I think things. Then I write about them. It's the narcissism, you see.

Monday, March 24, 2014

The Loyalty of Pawns Commentary Blog: Chapter 3



The following commentary is meant to give you a look at what I was thinking when I wrote The Loyalty of Pawns and why I made decisions I made. I strongly recommend reading the book first.

You can find a sample of the first five chapters here on the blog or get them free on Kindle.

You can click over to the Commentary Index here.

On to Chapter 3 and some more character introductions...


The oblique reference to Jameson Masters from the last chapter is followed up with his introduction here.



I think it’s fair to say that Jameson is a piece of work. He doesn’t get as elaborate an introduction as Aaron or Blake did; there isn’t nearly so much time focusing solely on him—not nearly as many details dropped about to give clues to his deeper personality. There’s not much here to make him terribly likeable, either. But then I’m not sure you need every character to be likeable. Understandable, yes. But not necessarily sympathetic. Whether that portrays him in the beginning as a villain, I don’t know. I could tell you what I think but that would ruin some of the fun. I will say that I don’t think nominal villains should be the only unlikeable character in a story.

And so…the problem. It was hinted at in the last chapter. Jameson’s thinking about it here. Aside from the reference to “prototypes,” we still don’t know just what it is. But we know that it’s a motivation for three characters we’ve met: Aaron, Jameson, and Bradley—who we’re about to get to know a little better.

And here comes reference to a fourth character. It was important to at least tie different characters’ motivations together in some loose way since in the early chapters they’re introduced in such disparate locations relative to each other. There is the suggestion that they’ll wind up together eventually.

This was another character change from the book’s original incarnation. The intimation here that Jameson and Michael have some kind of prior relationship didn’t really affect anything in the end. I’ll be able to go into more detail later, but a personal connection between the men did validate Michael’s presence more than I think it originally was.


Vague reference to the Corporate Committee here. This chapter, in addition to introducing Jameson and Bradley and (sort of) Michael, gives us our first peak into details of the world that directly relate to the story unfolding. We know that Jameson, regardless of his own opinions, has some kind of business entity he is answerable to. We also know that there’s a presumption that that entity is superior to the government.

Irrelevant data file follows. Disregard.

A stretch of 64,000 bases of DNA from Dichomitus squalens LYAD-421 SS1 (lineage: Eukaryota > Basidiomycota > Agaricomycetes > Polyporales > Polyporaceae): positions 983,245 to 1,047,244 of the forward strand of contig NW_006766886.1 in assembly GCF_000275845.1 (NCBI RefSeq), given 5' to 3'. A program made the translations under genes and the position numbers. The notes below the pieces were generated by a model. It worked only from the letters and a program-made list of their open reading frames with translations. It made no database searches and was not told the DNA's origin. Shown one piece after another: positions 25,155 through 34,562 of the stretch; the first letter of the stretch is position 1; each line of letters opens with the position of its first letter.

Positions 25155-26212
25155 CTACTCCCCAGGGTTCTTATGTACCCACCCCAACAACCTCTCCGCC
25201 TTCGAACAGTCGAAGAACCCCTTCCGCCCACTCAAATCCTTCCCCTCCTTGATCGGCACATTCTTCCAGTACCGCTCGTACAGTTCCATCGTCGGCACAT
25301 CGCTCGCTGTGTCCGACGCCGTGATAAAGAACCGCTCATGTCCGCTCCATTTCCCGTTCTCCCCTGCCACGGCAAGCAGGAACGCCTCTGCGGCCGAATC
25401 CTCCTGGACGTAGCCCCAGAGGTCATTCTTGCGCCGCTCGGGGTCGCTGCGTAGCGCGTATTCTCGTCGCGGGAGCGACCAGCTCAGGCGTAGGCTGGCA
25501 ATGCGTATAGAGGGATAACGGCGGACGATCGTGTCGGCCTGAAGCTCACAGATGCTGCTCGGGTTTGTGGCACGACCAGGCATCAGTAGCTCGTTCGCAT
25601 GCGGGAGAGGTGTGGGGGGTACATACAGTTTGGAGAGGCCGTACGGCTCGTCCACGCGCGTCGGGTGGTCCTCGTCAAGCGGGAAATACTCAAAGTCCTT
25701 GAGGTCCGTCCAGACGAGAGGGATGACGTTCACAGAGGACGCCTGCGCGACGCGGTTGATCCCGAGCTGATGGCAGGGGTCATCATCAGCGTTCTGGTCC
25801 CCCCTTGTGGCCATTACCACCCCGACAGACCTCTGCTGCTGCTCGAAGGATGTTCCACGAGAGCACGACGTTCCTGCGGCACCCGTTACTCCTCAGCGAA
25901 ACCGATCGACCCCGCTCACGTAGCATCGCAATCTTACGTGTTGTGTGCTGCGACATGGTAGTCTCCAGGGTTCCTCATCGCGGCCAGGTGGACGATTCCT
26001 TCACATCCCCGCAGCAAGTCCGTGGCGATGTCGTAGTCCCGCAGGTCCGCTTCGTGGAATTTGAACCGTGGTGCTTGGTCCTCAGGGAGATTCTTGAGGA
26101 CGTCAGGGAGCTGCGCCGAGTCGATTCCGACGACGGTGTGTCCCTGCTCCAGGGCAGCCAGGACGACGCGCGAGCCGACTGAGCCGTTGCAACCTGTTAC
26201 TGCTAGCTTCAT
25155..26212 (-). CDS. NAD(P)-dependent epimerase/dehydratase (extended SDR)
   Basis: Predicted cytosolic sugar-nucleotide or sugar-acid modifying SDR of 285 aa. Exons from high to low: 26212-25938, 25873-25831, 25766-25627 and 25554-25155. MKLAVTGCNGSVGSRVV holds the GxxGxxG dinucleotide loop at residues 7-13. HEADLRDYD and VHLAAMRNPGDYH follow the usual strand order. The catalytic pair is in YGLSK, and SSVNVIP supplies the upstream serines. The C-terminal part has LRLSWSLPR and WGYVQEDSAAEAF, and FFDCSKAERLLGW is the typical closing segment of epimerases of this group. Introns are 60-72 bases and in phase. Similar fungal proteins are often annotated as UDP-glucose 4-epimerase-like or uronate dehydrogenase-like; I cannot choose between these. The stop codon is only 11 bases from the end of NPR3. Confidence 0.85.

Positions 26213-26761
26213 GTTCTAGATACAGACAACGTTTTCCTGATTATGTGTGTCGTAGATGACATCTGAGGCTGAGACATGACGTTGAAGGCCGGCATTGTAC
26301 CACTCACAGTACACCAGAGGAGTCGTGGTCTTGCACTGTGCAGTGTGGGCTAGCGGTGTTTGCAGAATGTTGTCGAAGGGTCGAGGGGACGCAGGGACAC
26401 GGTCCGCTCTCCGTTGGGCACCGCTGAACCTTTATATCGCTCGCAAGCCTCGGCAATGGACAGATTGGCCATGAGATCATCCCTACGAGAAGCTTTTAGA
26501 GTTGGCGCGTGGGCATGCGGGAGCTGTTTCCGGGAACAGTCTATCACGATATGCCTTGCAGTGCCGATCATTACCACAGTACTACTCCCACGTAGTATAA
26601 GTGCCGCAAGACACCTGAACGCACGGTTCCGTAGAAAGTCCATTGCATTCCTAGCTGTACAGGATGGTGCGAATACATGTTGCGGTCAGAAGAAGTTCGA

Another breadcrumb in deciphering what is going on in this secret facility. In earlier drafts I was even more oblique. This was a secret I wanted to keep for a little while, but it was a balancing act of making sure that when it was revealed, the reader knew exactly what the “prototypes” were.


There’s such an obsession with the right kind of appearance these days that I enjoyed having a character in a position of power and with a level of intimidation being of a physical type other than the preferred norm. It tickles me for some reason. I may well use more physical description reinforcing that aspect of Bradley than of any other character in the book.

We learn precious little about Bradley in this chapter aside from the fact that he’s a larger person, he’s Irish…and that he’s not a fan of Americans. There’s a lot that I can say about how the American/European connection and conflict came to be—and don’t worry I will. Bradley switched from a near toadying figure in Jameson’s shadow to someone of greater consequence as soon as I created that larger conflict. And while I struggled for a long time with the decision of whether to try and hide Bradley’s allegiance from the reader, I ultimately culled every effort toward that end during subsequent editing sessions. It was important that you understand Bradley’s point of view even if you don’t agree with it. The same is true of the European resistance in general. So here I’m very up front with Bradley’s real loyalty.

As to the situation in Europe in general—you have to wait for more details. But this chapter moved the story away from the tighter character moments in the first two chapters and toward a much bigger canvas that is a consequence of the world it’s taking place in.

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